A proposal to exempt fantasy sports from state gambling regulation cleared a Senate committee Thursday—but with one notable opponent.
“I don’t think the issues raised are clear,” said Sen. Dorothy Hukill, a Port Orange Republican and vice-chair of the Regulated Industries Committee, which handles gambling policy.
Aside from Hukill’s ‘no’ vote, that committee otherwise moved the bill (SB 374) by Dana Young, a Tampa Republican, on an 8-1 vote. Similar measures (SB 840, HB 223) have been filed for the upcoming Legislative Session.
In the online games, players pick teams of real-life athletes and vie for cash and other prizes based on how those athletes do in actual games.
Asked to clarify her position after the meeting, Hukill said, “Is this a game of skill or not? I don’t think that’s clear, at least for now. If I knew (more), I would do an amendment to the bill.”
The committee also OK’d an amendment to the measure that further defines a “fantasy contest operator” as a “participant in the fantasy contest, serves as the commissioner of not more than 10 fantasy contests in a calendar year, and distributes all entry fees for the fantasy contest as prizes or awards to the participants in that fantasy contest.”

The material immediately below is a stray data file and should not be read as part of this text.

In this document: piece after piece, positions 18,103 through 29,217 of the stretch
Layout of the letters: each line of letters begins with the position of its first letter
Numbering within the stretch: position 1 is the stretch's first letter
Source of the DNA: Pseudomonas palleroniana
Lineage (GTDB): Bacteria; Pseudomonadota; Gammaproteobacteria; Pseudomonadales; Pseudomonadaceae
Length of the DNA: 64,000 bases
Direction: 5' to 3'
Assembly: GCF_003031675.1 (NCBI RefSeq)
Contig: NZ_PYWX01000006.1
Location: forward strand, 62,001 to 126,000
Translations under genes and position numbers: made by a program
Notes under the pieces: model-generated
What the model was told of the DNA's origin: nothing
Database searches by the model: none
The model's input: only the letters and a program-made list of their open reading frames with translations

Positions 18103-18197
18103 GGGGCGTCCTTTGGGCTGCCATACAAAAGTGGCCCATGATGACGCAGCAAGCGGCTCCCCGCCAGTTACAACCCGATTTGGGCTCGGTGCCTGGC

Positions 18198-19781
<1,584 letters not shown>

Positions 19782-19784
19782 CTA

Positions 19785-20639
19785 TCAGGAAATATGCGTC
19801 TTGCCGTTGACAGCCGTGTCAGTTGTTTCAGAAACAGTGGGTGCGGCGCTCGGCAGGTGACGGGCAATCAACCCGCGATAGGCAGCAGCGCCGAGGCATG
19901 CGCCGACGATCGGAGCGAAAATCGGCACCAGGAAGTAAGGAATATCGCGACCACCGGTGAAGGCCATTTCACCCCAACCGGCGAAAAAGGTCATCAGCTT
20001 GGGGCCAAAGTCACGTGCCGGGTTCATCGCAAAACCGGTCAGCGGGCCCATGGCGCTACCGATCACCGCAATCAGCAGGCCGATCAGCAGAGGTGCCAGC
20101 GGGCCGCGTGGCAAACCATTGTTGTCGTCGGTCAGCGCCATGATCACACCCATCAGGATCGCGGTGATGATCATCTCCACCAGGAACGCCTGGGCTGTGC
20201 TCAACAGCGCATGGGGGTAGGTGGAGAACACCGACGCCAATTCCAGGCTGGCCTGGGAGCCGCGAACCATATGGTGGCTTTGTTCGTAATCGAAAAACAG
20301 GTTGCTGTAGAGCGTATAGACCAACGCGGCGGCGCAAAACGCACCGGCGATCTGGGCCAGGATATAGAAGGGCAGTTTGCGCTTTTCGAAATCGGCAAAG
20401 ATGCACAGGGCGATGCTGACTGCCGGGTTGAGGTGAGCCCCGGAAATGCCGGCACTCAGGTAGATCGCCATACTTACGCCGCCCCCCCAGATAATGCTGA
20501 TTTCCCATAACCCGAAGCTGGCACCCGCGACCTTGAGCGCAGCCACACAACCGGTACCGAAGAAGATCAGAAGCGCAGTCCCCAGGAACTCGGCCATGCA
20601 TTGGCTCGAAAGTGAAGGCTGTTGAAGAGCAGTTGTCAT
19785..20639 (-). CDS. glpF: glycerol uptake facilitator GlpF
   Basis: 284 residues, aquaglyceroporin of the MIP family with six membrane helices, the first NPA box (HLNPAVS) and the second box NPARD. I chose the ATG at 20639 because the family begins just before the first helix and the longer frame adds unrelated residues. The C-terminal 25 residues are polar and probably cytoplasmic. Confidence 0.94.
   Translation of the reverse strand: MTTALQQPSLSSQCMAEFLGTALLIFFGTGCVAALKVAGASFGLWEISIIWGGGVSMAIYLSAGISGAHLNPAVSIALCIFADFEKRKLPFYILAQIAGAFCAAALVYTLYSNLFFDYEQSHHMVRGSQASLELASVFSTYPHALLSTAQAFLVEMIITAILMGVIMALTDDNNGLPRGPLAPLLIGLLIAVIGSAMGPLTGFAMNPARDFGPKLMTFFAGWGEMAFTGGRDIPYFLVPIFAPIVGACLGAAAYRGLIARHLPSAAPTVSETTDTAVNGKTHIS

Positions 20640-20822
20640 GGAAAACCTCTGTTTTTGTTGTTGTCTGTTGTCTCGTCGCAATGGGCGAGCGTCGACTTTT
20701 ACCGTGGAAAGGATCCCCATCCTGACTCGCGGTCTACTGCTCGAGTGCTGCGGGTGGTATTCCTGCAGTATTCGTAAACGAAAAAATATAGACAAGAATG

“We need to make sure that the individuals playing fantasy sports are not subject to criminal penalties because of any uncertainty” in state law, she told the committee. Young has said fantasy sports can’t be gambling because they are largely games of skill, not chance.
But opponents, including the Seminole Tribe of Florida, say they are games of chance and passing the bill would constitute an expansion of gambling, which violates the revenue-sharing deal between the state and the Tribe that’s worth over $200 million a year.
The state of law on such games is muddy. Florida and other states continue to grapple with whether the games are mere entertainment or illegal sports betting.
A 2006 federal law banned online gambling but specifically exempted fantasy sports, paving the way for the creation of the niche industry that’s since exploded in popularity.
A 1991 opinion by then-Florida Attorney General Bob Butterworth, however, says “operation of a fantasy sports league” violates state gambling law. Such opinions don’t have the force of law, but can be used to persuade judges.
Former Florida Supreme Court Justice Ken Bell, now in private practice, wrote an opinion letter earlier this year for client DraftKings, a leading fantasy sports website, that “fantasy sports are themselves a form of sport, requiring skill to be played, and do not constitute wagering on an athletic competition.”
And this Monday, the U.S. Supreme Court heard argument in the state of New Jersey’s challenge to a 1992 federal law that prohibits states from allowing gambling on sports.
Young’s bill next heads to the Rules Committee. This is the last ‘committee week’ before the start of the 2018 Legislative Session on Jan. 9.